John Pirhalla's narration was brilliant as usual. The personality of Mickey came shining through in the audiobook. So many well acted voices throughout. So happy this is a series.

3 people found this helpful

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    3 out of 5 stars
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    2 out of 5 stars

Pointless Subplot

The main hook of this story (multiple Mickeys) had zero impact on the actual plotline (surviving on a hostile world). The author could have literally removed any mention of multiples and nothing would have changed except for the length. The space could have been better spent fleshing out the actual storyline.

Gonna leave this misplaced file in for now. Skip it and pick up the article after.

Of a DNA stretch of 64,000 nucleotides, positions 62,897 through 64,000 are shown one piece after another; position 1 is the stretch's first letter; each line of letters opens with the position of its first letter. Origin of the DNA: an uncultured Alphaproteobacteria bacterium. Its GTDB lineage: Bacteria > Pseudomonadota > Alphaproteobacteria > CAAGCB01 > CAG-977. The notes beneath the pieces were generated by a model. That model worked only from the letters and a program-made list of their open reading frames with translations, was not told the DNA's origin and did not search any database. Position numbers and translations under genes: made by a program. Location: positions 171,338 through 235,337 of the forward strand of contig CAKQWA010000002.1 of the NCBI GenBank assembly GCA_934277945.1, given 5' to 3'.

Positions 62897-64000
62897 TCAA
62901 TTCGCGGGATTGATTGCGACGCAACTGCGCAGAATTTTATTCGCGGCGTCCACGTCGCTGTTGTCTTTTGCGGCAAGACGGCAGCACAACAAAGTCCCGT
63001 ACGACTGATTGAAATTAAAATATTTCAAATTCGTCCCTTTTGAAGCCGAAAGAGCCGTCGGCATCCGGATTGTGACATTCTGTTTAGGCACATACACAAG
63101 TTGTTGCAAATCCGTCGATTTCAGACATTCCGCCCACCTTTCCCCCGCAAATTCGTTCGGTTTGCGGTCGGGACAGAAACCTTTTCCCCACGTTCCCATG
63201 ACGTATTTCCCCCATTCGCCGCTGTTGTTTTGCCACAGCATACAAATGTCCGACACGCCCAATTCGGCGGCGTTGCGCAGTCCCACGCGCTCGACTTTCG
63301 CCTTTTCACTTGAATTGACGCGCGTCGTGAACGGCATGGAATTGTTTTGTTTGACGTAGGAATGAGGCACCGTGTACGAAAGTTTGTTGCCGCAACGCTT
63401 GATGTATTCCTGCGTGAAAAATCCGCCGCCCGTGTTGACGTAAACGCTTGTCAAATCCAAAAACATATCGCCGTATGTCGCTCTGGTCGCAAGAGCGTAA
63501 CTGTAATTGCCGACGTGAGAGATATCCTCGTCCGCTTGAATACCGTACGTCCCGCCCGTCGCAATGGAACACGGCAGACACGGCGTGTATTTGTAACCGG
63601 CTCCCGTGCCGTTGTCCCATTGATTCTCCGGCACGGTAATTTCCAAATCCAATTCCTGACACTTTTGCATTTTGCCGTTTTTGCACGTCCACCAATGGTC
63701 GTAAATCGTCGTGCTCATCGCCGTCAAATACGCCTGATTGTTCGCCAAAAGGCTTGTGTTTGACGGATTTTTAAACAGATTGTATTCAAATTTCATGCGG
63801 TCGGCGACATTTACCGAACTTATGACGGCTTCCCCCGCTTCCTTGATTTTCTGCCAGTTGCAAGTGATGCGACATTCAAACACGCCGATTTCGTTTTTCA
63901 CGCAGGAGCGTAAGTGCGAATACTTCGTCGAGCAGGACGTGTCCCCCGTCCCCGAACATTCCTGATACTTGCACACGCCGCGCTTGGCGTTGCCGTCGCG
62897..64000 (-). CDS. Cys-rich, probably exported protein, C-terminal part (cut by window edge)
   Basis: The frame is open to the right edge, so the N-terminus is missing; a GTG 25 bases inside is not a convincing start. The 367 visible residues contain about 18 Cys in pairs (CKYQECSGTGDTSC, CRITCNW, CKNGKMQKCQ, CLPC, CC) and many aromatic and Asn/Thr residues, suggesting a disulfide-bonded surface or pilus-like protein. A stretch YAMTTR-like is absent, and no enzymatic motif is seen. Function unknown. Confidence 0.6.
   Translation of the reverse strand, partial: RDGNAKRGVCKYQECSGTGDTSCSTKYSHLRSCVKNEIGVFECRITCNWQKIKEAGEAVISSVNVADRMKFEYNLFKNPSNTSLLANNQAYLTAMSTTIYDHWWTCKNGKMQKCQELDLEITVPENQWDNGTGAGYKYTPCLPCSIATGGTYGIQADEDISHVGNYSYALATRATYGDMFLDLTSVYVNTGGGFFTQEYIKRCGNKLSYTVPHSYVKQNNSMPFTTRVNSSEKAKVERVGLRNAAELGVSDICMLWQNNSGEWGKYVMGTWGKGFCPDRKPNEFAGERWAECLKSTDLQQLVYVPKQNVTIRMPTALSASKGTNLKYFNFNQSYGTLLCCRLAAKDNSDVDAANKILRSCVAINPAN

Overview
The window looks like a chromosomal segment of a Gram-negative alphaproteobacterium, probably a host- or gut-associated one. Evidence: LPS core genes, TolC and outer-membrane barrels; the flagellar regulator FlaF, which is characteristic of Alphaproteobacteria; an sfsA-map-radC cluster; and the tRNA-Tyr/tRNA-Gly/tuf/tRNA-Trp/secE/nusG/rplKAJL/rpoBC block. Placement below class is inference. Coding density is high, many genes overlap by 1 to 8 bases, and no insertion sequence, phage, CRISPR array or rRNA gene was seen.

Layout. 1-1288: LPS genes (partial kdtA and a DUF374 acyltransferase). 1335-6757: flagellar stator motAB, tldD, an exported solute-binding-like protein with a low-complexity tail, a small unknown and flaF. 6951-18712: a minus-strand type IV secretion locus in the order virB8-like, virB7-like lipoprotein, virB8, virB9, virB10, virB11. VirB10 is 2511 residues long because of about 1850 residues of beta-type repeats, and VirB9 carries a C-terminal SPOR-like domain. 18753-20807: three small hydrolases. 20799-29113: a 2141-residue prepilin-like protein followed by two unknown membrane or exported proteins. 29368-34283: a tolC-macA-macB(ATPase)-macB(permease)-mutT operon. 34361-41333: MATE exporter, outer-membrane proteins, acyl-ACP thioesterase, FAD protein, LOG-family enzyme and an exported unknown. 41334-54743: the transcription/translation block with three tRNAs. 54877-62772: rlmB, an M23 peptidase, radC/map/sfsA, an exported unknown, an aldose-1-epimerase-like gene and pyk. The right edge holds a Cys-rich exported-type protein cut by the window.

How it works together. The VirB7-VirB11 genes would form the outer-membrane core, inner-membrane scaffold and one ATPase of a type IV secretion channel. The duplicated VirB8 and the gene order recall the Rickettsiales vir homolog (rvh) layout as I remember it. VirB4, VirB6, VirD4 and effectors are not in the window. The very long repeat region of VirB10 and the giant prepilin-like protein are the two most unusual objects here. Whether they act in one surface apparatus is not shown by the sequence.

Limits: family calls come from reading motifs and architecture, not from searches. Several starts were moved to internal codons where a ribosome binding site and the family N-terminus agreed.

1 person found this helpful

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    2 out of 5 stars
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    3 out of 5 stars
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    2 out of 5 stars

Thin story that doesn't ultimately deliver

While the premise seemed very interesting, ultimately the thin plot and superficial dialogue failed to deliver. His portrayal of women also seem a little problematic with them being either hypersexual or meek and not very smart.

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    4 out of 5 stars
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An okay listen.

Shrugs, shrugs and more shrugs followed by narrowed eyes. Very repetitive description of character actions. You could have used the word shrugs as a drinking game and been hammered.

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    3 out of 5 stars

Enjoyable listen, but falls flat at places